Robert Goulet, Actor, Dies at 73

posted 2007-10-30 21:14:06 by beth

Robert Goulet, who marshaled his dark good looks and thundering baritone voice to play a dashing Lancelot in the original “Camelot” in 1960, then went on to a wide-ranging career as a singer and actor, winning a Tony, a Grammy and an Emmy, died today. He was 73.

The singer died in a Los Angeles hospital while awaiting a lung transplant, a Goulet spokesman said in an e-mail, according to the Associated Press.

In September, Mr. Goulet received a diagnosis of interstitial pulmonary fibrosis, a rapidly progressive, potentially fatal condition, his wife, Vera, said in a statement released on Oct. 25 on Mr. Goulet’s website. On Oct. 13, he was transferred from a hospital in Las Vegas, where he lived, to Cedars-Sinai Medical Center in Los Angeles to await the transplant.

After the “Camelot” triumph, Mr. Goulet was called the next great matinee idol. Judy Garland described him as a living 8-by-10 glossy. He was swamped with offers to do movies, television shows and nightclub engagements. Few articles failed to mention his bedroom blue eyes, and many female fans tossed him room keys during performances. His hit song from the show, “If Ever I Would Leave You,” remains a romantic standard.

“Something in his voice evokes old times and romance,” Alex Witchel wrote in the New York Times Magazine in 1993. “He makes you remember corsages.”

Still, Mr. Goulet left a sense that he might have even been more than he was. For a suave musical theater performer, he arrived late, just after Elvis and just before the Beatles. In 1961, The New York Daily News Magazine called him “just the man to help stamp out rock ’n’ roll.” But it was an impossible assignment.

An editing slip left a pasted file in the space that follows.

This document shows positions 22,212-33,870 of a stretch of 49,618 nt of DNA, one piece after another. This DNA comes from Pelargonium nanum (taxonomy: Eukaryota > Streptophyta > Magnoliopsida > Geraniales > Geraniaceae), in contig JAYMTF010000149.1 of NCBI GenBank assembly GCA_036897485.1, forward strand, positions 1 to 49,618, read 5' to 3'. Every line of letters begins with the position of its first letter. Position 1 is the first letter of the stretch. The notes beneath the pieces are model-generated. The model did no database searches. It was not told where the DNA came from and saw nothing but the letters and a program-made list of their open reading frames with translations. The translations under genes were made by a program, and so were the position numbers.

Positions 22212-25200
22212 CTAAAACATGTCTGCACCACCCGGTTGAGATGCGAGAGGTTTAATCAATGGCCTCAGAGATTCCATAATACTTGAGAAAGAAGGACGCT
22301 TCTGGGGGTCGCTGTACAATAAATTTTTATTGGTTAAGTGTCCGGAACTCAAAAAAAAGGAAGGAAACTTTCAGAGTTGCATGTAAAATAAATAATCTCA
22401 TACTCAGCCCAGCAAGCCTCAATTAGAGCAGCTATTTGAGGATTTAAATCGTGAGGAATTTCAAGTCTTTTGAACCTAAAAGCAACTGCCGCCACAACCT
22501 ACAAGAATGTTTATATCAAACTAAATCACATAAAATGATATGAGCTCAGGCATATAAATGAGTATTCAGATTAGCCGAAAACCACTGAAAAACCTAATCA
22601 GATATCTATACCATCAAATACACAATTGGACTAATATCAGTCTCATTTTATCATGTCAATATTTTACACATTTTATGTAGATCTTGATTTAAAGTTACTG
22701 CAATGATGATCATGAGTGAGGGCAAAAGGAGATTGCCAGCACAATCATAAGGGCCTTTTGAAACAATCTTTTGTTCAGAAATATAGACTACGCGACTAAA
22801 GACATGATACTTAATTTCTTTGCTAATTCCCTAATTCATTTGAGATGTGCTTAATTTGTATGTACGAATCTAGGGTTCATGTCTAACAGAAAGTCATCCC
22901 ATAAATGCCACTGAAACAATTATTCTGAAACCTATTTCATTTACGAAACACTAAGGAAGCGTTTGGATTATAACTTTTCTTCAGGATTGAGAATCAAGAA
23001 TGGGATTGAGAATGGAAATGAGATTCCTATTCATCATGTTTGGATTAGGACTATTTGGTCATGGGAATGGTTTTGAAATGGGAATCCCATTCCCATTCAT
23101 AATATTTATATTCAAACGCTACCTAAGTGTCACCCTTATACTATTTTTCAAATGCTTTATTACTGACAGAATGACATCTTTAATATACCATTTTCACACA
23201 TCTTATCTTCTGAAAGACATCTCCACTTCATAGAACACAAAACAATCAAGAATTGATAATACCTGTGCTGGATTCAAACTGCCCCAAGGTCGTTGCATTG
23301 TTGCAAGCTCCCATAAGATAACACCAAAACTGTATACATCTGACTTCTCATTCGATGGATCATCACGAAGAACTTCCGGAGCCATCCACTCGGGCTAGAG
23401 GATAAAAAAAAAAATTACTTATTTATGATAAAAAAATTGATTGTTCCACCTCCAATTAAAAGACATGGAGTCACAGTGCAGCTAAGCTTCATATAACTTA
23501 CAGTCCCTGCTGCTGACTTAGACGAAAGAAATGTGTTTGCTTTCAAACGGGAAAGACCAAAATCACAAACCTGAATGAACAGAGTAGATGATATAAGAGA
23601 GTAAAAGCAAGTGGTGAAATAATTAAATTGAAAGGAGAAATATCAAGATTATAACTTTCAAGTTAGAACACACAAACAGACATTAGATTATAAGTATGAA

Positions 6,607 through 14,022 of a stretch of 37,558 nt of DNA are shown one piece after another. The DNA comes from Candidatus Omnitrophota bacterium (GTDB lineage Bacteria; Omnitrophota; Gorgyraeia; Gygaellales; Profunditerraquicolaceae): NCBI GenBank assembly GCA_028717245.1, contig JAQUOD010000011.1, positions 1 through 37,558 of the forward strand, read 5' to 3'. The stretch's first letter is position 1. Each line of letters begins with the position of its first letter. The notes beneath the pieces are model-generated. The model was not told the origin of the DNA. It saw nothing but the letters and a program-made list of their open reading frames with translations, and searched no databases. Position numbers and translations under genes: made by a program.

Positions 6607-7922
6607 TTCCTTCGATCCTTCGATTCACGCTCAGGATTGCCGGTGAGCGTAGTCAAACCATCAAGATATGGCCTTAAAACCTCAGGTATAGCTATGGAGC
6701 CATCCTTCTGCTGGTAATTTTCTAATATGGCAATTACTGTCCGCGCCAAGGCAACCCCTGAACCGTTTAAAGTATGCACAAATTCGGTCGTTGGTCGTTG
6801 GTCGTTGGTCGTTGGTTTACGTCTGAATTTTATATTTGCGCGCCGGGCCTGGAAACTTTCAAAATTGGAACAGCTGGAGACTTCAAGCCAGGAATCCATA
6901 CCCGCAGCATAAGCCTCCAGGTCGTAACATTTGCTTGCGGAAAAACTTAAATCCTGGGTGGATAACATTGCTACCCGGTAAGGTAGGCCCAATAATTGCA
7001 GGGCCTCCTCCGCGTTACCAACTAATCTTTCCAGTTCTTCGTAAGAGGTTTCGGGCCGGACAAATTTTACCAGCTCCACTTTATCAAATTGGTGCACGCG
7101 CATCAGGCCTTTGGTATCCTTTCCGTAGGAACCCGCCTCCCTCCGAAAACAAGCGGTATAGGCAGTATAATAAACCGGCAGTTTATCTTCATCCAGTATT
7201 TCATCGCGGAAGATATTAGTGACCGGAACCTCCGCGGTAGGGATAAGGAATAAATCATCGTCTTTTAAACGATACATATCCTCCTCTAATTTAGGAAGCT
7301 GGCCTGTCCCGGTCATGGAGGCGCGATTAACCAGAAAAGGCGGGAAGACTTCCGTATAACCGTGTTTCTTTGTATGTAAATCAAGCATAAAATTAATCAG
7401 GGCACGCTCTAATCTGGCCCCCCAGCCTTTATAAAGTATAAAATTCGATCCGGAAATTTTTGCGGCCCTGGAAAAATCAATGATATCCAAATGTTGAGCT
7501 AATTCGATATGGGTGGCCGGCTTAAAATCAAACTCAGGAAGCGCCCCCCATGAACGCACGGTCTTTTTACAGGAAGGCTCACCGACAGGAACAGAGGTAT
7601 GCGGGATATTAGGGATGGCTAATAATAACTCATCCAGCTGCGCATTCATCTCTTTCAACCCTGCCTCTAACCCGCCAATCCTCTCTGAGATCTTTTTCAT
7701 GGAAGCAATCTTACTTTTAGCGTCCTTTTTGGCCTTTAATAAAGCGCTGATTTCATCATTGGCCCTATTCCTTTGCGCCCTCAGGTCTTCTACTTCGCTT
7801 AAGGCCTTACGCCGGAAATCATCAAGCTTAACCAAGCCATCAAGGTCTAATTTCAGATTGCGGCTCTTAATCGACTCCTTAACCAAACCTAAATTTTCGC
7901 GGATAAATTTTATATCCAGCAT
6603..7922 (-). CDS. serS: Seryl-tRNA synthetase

Moreover, the public had begun to lose its appetite for over-the-top entertainment deities. “We’re no longer something that’s on the dark side of the moon — unattainable,” Mr. Goulet told The Saturday Evening Post in 1963.

So Mr. Goulet did not become a hit-record machine, a perennial on Broadway, a major movie star or, by his own evaluation, a finely accomplished actor. But his more than 60 albums, travels with touring theatrical revivals and many Las Vegas gigs were enough to ensure nearly a half-century of popularity.

In 1982, he was named Las Vegas entertainer of the year. In an article this year, The Las Vegas Review-Journal said he had prized a picture showing the day his name appeared on the marquees of two showplaces: he had just played the Desert Inn and was starting at the Frontier.

“My manager kept me working in those places because he was getting half my money,” Mr. Goulet said in an interview with The Hartford Courant in 2002, “and the money was coming in.”

His Las Vegas success led to roles parodying himself as the consummate lounge singer, a part he played in the movie “Atlantic City” (1980). He was the voice for a character much like himself in a “Simpsons” episode, and he portrayed Robert Goulet in ESPN commercial spots that won a sports Emmy for best promotional shorts in 1996.

“The two sweetest words in the English language after chorus girl — college hoops,” Mr. Goulet said in one ad.

Mr. Goulet’s rise after “Camelot” was swift. In 1962, he won a Grammy award as best new artist for his first two albums, “Always You” and “Two of Us,” and his hit single “What Kind of Fool Am I.” Two years later, his album “My Love Forgive Me” went gold; 17 of his albums between 1962 and 1970 made the charts.